BD:   Is composing fun?

Stein:   That has to be a matter directed to an individual.  In some casesf it is demanding, and it depends on how it works out.  For example, in case of composers like Mozart, it would have to be fun because it was so spontaneous and so natural.  In other cases it can be laborious.  Have you ever hand-copied any music?

stein BD:   [With a slight groan]  Oh, yes...

Stein:   Then you know the sheer physical problem of writing the many notes that are involved in a complex score is simply a labor.  But it’s carried forward by the impulse to write, and we hope that it’s going to turn out well when it’s all done.

BD:   What advice do you have for young composers coming along?

Stein:   The most important thing to do is to put something down, and not expect too much about the work, because there is a degree of inevitability about what the quality and the nature of a work is going to be.  In retrospect, one sees that the works are often not a result of simply good intentions.  Some turn out very well, some turn out less well, and the significant thing about composition, when you speak in terms of informing a young student, is to put something down.  A student at the University had been assigned to write a setting of a Mass.  She came to me and said she’s paralyzed because and couldn’t do anything.  I said,
“What you’re thinking of is a totality, and you’re overwhelmed by this.  Remember that no composer has ever developed the capacity to put down more than one note at a time.  Don’t be concerned with the totality of the Mass itself.  Don’t even think of writing a whole movement.  Just write the first section of what is the traditional first movement, the Kyrie Eleison, and don’t think beyond that.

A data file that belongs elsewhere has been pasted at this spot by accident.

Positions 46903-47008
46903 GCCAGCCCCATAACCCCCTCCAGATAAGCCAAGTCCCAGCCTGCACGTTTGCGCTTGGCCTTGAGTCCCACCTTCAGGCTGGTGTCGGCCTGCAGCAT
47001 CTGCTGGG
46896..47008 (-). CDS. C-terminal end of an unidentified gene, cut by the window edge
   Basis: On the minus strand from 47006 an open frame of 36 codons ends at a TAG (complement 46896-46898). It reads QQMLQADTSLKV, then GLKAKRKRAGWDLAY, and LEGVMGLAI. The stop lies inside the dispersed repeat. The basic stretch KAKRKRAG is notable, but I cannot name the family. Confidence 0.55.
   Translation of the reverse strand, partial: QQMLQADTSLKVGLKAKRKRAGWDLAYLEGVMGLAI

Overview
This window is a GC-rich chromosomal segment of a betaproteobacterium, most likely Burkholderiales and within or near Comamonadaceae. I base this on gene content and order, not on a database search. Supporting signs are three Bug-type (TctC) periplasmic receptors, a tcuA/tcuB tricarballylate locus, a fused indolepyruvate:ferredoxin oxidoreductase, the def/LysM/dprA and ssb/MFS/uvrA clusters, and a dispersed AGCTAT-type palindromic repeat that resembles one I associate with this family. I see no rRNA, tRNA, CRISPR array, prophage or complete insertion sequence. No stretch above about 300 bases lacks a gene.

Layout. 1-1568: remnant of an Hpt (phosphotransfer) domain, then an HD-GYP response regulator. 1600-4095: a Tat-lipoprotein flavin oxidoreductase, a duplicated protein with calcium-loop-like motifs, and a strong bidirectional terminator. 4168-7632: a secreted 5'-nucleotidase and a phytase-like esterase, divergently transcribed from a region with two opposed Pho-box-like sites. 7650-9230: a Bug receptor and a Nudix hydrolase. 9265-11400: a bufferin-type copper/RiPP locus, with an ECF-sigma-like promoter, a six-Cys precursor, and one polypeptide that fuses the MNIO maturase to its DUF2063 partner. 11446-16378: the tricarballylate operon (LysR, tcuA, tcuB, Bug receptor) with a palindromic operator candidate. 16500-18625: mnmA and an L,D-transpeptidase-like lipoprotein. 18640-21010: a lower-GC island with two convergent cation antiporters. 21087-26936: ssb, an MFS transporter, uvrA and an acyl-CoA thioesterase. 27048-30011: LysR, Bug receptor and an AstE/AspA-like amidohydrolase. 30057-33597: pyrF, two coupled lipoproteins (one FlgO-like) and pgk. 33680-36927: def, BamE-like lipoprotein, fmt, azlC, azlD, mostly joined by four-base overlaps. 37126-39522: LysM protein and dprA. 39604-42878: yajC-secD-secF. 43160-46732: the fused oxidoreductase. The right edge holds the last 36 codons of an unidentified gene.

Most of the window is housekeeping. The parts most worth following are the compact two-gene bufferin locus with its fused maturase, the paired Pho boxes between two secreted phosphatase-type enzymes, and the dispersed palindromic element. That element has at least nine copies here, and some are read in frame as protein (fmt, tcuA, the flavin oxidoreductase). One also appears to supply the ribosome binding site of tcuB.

BD:   Are we not getting a little bit away from that with composers who are working with electronic sounds, instead of notes on paper?

Stein:   That is correct.  This brings me to the notion that today in composition, it is a great deal of inventiveness, and less of what we may call creativeness.  In terms of inventiveness, you have the new figure in terms of composition, and that is the composer-technologist, who is particularly active in the field of electronic music, where the technology sometimes over-balances the compositional aspect.

BD:   [With a bit of trepidation]  Are you optimistic about the future of music?

Stein:   [Laughs]  Yes.  One thing which you can predict is that the future is unpredictable.  The metamorphosis of the last, say, seventy-five or eighty-five years
since the beginning of the Twentieth Centuryyou find these terms which are the result of cyclic changes, meaning those which have a historical basis.  But you also find the simple matter of action and reaction, which is manifested, for instance, in the serial system of Schoenberg on the one hand, and the reaction against that, which is symbolized by Orff, who was a serial composer first, and then became quite tonal in Carmina Burana.  So, you have these aspects of change, which include the reactions to the craziest trends, and which accounts for the multiplicity of trends in the Twentieth Century.  In broad terms, where you had a 150- or 300-year cycle in music, what characterized each of the previous periods was a kind of umbrella technique of the modality up through the Renaissance, and then the tonal period, roughly from 1600 to 1900.  So, that’s your 300-year-period.  But you cannot have that kind of designation from 1900 on, because the umbrella definitive of the period is not a uniform trend, but a multiplicity of trends.